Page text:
RAF's Sentinel relocates to Gioia del Colle
After six months of operating from RAF Akrotiri in Cyprus the RAF's Sentinel aircraft, which has been gathering vital reconnaissance imagery as part of NATO's Operation UNIFIED PROTECTOR, is relocating to Gioia del Colle air base in southern Italy.
The move signifies the UK’s continuing support to the operation and the National Transitional Council, bringing peace and stability to the troubled region.
Since operations began in March 2011 the Sentinel aircraft has been operating over the skies of Libya every day, helping to build a better picture of what’s going on on the ground. This has been especially important because of the lack of human intelligence-gathering.
Talking about the pace of operations, the Sentinel Force Element Commander, Squadron Leader Hector Hillman, said:
During the period of operations the aircrews have been flying sorties of ten plus hours; this tempo and flying rate has been challenging for both air and ground crews.
There has been a huge amount of raw data for the Ground Imagery Analysts to review and the engineers have been working around the clock to ensure the aircraft are serviceable, allowing them to carry out their missions.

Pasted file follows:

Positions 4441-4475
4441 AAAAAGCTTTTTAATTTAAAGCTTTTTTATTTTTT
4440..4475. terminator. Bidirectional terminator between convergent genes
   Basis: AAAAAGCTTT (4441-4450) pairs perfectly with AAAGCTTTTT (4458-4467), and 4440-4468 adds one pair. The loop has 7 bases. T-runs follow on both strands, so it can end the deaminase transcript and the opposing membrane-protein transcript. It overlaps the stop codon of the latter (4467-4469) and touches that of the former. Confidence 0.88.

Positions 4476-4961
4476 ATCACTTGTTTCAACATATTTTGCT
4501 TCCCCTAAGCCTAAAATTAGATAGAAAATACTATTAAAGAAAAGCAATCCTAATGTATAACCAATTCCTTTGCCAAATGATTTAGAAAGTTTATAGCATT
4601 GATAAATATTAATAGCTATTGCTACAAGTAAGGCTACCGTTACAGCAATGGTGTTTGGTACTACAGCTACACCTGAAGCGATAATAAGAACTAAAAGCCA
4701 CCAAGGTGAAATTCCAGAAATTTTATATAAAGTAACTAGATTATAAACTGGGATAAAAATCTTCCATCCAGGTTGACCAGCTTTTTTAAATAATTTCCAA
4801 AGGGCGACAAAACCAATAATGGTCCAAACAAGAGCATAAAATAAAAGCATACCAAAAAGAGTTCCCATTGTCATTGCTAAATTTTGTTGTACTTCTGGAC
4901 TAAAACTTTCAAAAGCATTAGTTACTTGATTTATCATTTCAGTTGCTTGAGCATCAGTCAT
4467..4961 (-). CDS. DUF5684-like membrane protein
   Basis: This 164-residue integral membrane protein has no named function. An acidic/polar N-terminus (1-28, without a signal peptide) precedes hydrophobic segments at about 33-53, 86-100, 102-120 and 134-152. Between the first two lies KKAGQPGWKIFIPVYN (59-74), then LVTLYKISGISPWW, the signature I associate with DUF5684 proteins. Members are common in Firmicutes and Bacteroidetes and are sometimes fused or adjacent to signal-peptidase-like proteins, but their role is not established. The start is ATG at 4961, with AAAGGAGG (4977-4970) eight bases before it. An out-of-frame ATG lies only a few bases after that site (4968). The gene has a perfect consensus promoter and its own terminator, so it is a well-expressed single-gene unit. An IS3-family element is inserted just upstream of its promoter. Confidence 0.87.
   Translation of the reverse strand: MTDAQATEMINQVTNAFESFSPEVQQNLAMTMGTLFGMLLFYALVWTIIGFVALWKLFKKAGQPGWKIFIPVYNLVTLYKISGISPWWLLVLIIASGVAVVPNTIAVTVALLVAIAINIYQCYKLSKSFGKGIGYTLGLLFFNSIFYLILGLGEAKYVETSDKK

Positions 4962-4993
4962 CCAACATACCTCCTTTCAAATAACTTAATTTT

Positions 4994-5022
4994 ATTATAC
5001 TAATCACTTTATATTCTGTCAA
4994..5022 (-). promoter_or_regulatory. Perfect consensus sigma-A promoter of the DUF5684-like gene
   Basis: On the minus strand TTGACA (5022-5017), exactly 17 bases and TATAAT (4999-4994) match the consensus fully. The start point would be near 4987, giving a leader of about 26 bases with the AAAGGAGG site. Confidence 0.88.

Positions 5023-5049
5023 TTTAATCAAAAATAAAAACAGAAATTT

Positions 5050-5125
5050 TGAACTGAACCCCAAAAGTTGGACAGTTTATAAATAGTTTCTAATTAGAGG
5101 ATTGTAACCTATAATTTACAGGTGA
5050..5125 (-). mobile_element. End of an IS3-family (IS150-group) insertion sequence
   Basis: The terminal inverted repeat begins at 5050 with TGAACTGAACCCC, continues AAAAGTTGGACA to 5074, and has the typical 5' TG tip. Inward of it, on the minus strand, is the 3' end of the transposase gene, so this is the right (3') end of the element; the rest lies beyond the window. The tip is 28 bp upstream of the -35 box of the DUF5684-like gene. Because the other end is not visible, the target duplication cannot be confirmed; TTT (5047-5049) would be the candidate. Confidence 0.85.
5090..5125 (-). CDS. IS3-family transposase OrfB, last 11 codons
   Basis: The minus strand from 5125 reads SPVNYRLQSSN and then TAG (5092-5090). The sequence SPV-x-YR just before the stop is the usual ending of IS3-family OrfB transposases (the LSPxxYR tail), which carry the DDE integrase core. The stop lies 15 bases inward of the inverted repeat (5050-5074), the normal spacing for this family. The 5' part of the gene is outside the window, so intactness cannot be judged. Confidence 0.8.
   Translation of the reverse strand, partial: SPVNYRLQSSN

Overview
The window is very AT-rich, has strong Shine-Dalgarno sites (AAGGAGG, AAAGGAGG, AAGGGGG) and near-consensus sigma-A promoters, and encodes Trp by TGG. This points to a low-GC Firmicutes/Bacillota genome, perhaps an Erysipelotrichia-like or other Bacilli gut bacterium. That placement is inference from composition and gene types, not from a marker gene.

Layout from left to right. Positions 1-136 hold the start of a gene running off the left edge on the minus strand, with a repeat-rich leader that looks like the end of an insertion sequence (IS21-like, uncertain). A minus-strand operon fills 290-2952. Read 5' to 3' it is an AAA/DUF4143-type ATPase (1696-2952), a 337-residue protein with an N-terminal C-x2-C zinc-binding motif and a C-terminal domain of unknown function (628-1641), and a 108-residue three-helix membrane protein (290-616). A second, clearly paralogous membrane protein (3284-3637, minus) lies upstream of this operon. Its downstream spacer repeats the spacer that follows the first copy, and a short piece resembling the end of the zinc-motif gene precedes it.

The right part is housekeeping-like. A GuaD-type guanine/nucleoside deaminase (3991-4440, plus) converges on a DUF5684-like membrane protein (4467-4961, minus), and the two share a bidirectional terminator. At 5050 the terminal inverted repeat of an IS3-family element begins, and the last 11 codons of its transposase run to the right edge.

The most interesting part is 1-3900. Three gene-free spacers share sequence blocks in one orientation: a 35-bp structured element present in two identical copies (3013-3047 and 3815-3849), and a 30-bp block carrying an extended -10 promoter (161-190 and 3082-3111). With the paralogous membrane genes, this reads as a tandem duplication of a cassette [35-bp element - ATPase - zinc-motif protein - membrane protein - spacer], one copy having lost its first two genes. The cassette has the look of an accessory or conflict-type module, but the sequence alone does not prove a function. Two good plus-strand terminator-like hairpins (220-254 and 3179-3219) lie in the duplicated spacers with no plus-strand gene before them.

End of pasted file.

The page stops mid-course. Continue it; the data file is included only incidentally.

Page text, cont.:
The Sentinel system is operated by 5 (Army Cooperation) Squadron, the largest flying squadron in the RAF. It is a joint squadron, always commanded by an RAF Wing Commander, and its home base is RAF Waddington.
The aircraft are manned by two RAF pilots, a mission commander and two onboard imagery analysts (IAs).
The intelligence gathered is analysed by the airborne IAs who transmit key information directly to other NATO assets during the sortie, as well as developing a ‘first look’ product for immediate dissemination upon landing.
Officer Commanding 5 (Army Cooperation) Squadron, Wing Commander Al Marshall, explained how the move to Gioia del Colle will enhance the Sentinel’s mission effectiveness:
The relocation of Sentinel to Gioia del Colle air base reduces our transit distance to and from Libya, increasing the time that the aircraft is able to remain on task for each sortie.
This increased task time will permit additional data to be collected and, when combined with the ability to interact face-to-face with the colocated Tornado GR4 crews and Tactical Imagery Wing analysts, will significantly enhance the contribution that Sentinel is able to make to the Libya operation.
By having air and ground crews working closely alongside each other, there is an opportunity for improved fusion of Tornado’s reconnaissance product and the Sentinel’s enhanced reconnaissance and surveillance systems.
As a package of air power, their effect is ever-enduring and their contribution has been crucial to the success of the RAF’s mission.
Commanding Officer of 906 Expeditionary Air Wing, Group Captain Squires, welcomed the move and emphasised the benefits of this integration to Op ELLAMY, the UK’s contribution to Operation UNIFIED PROTECTOR.
The colocation of Sentinel and Tornado will provide an excellent opportunity to fuse the two platforms’ differing ISR [intelligence, surveillance amd reconnaissance] capabilities and provide a better understanding of a complex battlespace.
Last month the Typhoons left theatre to focus on their main effort, defence of the UK mainland, leaving the Tornado GR4 as the sole fast jet, multi-role capability.